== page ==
Changing the Game — Center for Action and Contemplation

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Changing the Game

Love Summary for the Year: Week 2

Changing the Game
Monday, December 26, 2016
(Feast of St. Stephen)

Today I encourage you to read the account of the death of Stephen (Acts 7:58-60). Stephen, the proto-martyr of Christianity, has become a new Jesus, which is henceforth the only and never-ending goal. Jesus and Stephen state their truth, forgive their enemies, fully let go, and are released into a transformed state that we call “resurrection.” Stephen is presented as a perfect model and imitation of the new consciousness that is now let loose in the world.

Both Jesus and Stephen are victims of the “sacred violence” that has been foundational to culture from the very beginning of human consciousness, starting with Cain and Abel. If it’s true, as René Girard and Gil Bailie both demonstrate, that all groups and ideologies are formed by an unconscious scapegoat mechanism [1], then we have to find a way out of this default pattern. Jesus replaces the de facto operating story line of “redemptive violence” with a new story line of redemptive suffering. There is the Gospel in one sentence! Unfortunately, only a minority of Christians got the point after Jesus and Stephen. To this day, most Christians still believe in the myth of redemptive violence. The church was supposed to be a “called out people’’ (ekklesia) who no longer believed the lie, which John the Baptist calls “the sin of the world” (John 1:29), using the singular word for sin. Ignorant hating, excluding, and killing is the universal sin of the world to this day.

Bailie calls the revolution of tenderness, which was released into common consciousness at the death of Jesus, “the virus of the Gospel.” In every age, denomination, and culture, only a few understood the message. By grace and conversion, they realized that they could no longer project their inner violence outward, either creating victims or playing the victim themselves for their own empowerment. They see the only way to be victim in a generative and healing way is as Jesus did, by forgiving and releasing his crucifiers and himself.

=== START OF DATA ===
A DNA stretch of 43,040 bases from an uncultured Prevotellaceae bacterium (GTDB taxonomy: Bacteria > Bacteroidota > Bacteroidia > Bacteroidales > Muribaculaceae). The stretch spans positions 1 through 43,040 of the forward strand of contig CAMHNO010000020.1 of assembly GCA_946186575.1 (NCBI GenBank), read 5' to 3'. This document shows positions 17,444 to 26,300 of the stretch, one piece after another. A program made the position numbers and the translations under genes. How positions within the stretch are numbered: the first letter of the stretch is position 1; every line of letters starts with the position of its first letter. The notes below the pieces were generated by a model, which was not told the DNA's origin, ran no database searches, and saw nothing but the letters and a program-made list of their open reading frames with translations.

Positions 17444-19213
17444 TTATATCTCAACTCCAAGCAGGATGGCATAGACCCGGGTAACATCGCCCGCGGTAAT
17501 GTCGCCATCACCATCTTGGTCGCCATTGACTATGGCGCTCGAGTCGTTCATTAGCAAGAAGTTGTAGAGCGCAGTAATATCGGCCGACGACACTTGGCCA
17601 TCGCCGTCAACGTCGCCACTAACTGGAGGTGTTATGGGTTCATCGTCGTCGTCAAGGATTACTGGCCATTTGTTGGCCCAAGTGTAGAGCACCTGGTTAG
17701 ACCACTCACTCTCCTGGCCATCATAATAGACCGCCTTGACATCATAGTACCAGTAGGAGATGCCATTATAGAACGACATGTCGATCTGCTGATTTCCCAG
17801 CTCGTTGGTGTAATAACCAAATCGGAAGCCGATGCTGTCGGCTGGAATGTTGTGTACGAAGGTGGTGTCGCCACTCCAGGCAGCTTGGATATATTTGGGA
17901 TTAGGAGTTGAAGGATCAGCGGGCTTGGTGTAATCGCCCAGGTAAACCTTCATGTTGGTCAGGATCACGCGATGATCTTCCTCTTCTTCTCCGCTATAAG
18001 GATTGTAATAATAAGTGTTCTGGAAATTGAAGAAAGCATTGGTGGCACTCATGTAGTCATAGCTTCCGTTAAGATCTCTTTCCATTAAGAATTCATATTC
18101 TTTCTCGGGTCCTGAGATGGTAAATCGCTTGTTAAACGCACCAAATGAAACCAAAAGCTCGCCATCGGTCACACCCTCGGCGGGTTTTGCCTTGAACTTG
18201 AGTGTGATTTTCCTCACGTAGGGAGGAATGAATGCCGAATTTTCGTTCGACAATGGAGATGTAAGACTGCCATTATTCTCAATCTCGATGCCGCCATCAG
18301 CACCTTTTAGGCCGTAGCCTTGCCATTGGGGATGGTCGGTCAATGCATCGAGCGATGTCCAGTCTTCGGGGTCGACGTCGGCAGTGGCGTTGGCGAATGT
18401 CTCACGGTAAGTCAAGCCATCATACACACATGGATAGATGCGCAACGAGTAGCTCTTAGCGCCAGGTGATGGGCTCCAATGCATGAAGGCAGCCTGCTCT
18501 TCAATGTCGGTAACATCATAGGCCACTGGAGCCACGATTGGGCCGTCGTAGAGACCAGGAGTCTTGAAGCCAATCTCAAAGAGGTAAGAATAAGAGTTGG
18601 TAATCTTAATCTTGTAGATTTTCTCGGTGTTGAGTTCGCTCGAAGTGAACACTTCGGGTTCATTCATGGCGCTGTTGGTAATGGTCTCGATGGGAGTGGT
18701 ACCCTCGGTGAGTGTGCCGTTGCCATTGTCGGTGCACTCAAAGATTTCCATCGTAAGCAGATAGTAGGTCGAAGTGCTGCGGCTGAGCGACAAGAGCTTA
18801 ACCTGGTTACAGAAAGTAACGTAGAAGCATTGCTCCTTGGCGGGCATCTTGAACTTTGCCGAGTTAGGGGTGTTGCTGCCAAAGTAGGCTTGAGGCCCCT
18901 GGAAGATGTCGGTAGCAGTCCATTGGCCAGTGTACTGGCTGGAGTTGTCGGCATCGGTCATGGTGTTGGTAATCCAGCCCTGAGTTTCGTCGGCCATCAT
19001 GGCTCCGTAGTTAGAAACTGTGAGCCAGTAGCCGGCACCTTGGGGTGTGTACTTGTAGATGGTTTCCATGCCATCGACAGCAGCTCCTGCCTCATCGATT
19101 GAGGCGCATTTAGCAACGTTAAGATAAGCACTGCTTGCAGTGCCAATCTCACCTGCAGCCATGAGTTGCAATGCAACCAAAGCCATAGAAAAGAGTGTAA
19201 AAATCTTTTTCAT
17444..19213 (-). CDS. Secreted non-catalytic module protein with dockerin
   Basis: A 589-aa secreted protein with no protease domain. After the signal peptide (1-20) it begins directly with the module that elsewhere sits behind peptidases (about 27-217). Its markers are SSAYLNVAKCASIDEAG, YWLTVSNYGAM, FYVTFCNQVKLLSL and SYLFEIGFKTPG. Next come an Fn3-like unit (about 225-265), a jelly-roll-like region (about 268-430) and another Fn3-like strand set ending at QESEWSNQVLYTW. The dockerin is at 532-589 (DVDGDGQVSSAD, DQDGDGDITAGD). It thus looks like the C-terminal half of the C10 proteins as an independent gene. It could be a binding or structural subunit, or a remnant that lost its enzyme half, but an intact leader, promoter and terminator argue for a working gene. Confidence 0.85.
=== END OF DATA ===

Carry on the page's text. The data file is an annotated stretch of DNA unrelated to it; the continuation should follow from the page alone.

The Gospel demands a great deal of us. It calls us to a perennially unpopular and unselfish path. Little wonder Jesus said, “The world’s going to hate you” (John 15:18-19). When you can no longer play the game of judging, labeling, and punishing others, you will quickly become the outsider at most every cocktail party you attend. But Jesus has taught us how to hold the pain of the world until it transforms and resurrects us. This dangerous virus is what Jesus calls “the hidden leaven” inside the Gospel (Matthew 13:33, Luke 13:20), the resurrecting power that will keep the world from its ordinary path toward self-destruction.

What cleverness and courage it took to place this feast of Stephen on the day following Christmas so we could not miss the Gospel’s direct implication and could quickly move beyond all sentimentality. Any full Incarnation will inevitably lead to passion, death, and resurrection. It is a certain progression.

Gateway to Silence:
Be the change you wish to see in the world. —Gandhi

[1] See René Girard, Violence and the Sacred (Johns Hopkins University Press: 1979), and Gil Bailie, Violence Unveiled: Humanity at the Crossroads (The Crossroad Publishing Company: 1996).

Adapted from Richard Rohr, “Love Your Enemy: The Gospel Call to Nonviolence,Richard Rohr on Scripture, disc 4 (St. Anthony Messenger Press: 1996); and
Things Hidden: Scripture as Spirituality (St. Anthony Messenger Press: 2008), 144.

Image credit: Doves and Pear Blossoms after Rain (detail) 1266-1300, Qian Xuan (1235-1305), Cincinnati Art Museum.
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